Happy Birthday! Ford Explorer Turns 23 Today

Introduced on March 15, 1990 as a 1991 model, the Ford Explorer turns 23 today, and it’s a pretty big deal. While it certainly wasn’t the first SUV on the market, the Explorer stands out because it was one of the first and most successful to undergo the transformation from truck roots to a versatile family vehicle. Consumers bit on the idea, and the Explorer became a sales superstar. As the Ford Explorer turns 23 today, we explore key points in its history and discuss how the blue oval-badged SUV has continued to redefine itself.

1991 Ford Explorer front left view 300x187 imageReplacing the Bronco, the first Explorer in 1991 debuted as a two- or four-door, and it wowed consumers with its capacious interior and optional six-passenger seating. At the time, the Explorer was the only major SUV to offer dual airbags, four-wheel disc brakes, rack-and-pinion steering, and an anti-lock braking system. Standard features included a 4.0L V-6 engine that put out 155 hp and 220 lb-ft of torque. The upscale Eddie Bauer trim level on the four-door model was also introduced, as was the touch driver transfer case for 4×4 models. In 1990, 140,509 Explorers were sold, and in 1991, sales skyrocketed to 249,640 units.

Although the Explorer was already a best-seller, Ford significantly redesigned the 1995 model.  Changes included a new suspension, new four-wheel-drive system, and amenities such as a six-disc CD player and integrated child seat.  Sales continued to climb, with 395,227 Explorers sold in 1995.

Shortly after, the Explorer got a new drivetrain that would further catapult it ahead of its competitors. While consumers flocked to the rugged SUV, it still had its flaws. Powerful, smooth, and quiet weren’t words traditionally used to describe the Explorer’s powertrain, until the 1997 model year when an optional 205-hp 4.0-liter V-6 was introduced.

“Particularly before the 5.0-liter V-8 arrived in ’96, the Explorer hasn’t been known for spirited acceleration or powertrain silence. That changes dramatically for the ’97 model year. There’s a new engine choice beyond the 160-hp 4.0-liter OHV V-6 and the 210-hp 5.0-liter OHV V-8. And this new engine is mated exclusively with a new five-speed electronically controlled automatic – a first for a domestic car or truck,” we wrote in a previous article.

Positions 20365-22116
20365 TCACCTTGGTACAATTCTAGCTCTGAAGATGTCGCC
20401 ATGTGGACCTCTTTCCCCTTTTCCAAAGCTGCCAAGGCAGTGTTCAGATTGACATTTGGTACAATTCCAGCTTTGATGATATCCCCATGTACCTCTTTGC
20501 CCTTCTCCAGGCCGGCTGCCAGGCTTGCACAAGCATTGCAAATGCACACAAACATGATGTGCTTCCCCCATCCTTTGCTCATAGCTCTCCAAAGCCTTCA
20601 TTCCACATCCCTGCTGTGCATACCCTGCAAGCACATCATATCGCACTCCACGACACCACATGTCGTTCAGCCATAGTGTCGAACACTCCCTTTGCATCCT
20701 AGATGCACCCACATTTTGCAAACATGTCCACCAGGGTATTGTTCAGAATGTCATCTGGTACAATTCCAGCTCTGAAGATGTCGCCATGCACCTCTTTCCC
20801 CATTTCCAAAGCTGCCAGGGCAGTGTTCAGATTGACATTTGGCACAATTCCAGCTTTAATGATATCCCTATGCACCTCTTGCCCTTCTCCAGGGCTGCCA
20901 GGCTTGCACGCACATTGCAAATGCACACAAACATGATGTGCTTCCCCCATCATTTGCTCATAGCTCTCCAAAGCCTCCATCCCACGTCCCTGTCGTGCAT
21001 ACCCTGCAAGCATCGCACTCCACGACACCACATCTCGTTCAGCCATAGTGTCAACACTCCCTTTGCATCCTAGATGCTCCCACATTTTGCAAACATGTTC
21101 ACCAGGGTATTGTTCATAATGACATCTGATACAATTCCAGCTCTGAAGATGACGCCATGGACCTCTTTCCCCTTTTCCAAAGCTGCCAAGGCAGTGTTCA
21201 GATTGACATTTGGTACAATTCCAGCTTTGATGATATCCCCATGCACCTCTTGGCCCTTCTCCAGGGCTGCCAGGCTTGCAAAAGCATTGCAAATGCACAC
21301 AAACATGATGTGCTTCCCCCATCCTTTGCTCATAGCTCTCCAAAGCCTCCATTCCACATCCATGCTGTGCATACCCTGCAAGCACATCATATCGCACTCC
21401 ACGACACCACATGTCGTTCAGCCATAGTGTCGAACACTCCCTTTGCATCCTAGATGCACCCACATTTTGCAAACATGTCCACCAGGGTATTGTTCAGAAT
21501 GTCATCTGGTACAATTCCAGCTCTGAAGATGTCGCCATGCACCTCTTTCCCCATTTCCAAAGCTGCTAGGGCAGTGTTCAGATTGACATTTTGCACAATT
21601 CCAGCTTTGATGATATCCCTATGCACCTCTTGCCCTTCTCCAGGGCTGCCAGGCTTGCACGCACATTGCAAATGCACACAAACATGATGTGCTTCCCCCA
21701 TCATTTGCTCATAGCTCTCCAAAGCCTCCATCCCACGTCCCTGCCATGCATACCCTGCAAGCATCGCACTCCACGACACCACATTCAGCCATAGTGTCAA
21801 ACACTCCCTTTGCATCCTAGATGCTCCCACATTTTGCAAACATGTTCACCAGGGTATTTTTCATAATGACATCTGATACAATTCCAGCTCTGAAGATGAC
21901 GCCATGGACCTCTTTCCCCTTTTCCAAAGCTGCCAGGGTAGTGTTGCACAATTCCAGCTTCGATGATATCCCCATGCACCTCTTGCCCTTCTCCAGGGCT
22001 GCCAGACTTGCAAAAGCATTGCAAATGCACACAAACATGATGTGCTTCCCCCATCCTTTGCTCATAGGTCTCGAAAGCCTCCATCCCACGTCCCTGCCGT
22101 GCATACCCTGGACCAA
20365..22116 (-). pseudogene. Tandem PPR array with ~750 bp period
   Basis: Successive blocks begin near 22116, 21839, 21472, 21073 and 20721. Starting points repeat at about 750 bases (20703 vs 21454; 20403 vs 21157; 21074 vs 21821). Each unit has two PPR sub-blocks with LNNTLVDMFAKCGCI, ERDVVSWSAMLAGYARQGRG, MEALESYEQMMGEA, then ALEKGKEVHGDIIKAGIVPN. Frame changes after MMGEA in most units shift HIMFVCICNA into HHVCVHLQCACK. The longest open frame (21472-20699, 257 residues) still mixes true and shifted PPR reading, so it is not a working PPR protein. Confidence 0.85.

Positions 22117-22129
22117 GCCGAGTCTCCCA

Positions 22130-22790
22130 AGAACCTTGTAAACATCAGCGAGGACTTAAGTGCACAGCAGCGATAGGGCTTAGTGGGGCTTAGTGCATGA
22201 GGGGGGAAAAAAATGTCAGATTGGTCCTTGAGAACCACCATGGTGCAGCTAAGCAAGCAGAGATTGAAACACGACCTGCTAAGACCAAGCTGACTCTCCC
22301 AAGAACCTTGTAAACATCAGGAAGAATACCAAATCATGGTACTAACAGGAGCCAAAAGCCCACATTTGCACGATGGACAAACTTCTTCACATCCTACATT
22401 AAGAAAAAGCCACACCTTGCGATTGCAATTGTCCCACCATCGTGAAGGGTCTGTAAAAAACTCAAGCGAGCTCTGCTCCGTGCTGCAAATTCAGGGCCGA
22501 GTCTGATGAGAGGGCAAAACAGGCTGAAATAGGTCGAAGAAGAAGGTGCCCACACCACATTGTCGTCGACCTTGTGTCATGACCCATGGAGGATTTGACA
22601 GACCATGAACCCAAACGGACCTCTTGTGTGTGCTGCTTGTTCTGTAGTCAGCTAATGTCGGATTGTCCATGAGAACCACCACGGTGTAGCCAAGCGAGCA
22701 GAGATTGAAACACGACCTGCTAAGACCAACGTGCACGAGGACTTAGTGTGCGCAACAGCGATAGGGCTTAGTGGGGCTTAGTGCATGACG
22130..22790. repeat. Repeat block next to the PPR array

In 2001, the Explorer Sport Trac was introduced. Based on the four-door, the Sport Trac had an open rear cargo area for a half SUV, half truck-like appearance. It was also around this time that the Explorer became the main topic of discussion after several Explorers equipped with Firestone tires rolled over when a tire blew out.

2006 Ford Explorer right side 300x187 imageSignificant updates were in order for 2006, including an improved interior, a stronger V-8 with a six-speed automatic transmission, stiffer chassis, and a new suspension configuration. “On the highway, the Explorer benefits from an independent rear suspension, teamed with a control-arm front end. Ride quality is far better than that of SUVs that use a traditional live-axle rear suspension: The Explorer handles mid-corner bumps in a much more compliant fashion, without turning occupants into life-size bobbleheads. If anything, the Explorer is quite sporty in the way travels a back road, and we like the accurate and direct steering,” we wrote in a review.

Fast forward to now, and although we’ve had issues with the Explorer in a six-SUV comparison test and in a 2012 Explorer EcoBoost I-4 First Test, the SUV has seen sales rise compared to the last-generation model. When we drove a 2013 Ford Explorer Sport, we were a little more complimentary about the crossover: “The real trick of it all is that the ride quality has improved as well. Most bumps are soaked up with a soft thump that is audible and felt in the chassis. The worst bumps on the road will cause a somewhat unrefined bang, but overall, it’s a significant improvement. Likewise, noise/vibration/harshness is improved and the cabin is fairly isolated experience.”In 2012, 158,344 Explorers were sold.

Source: Ford, The Henry Ford Collection

By Karla Sanchez

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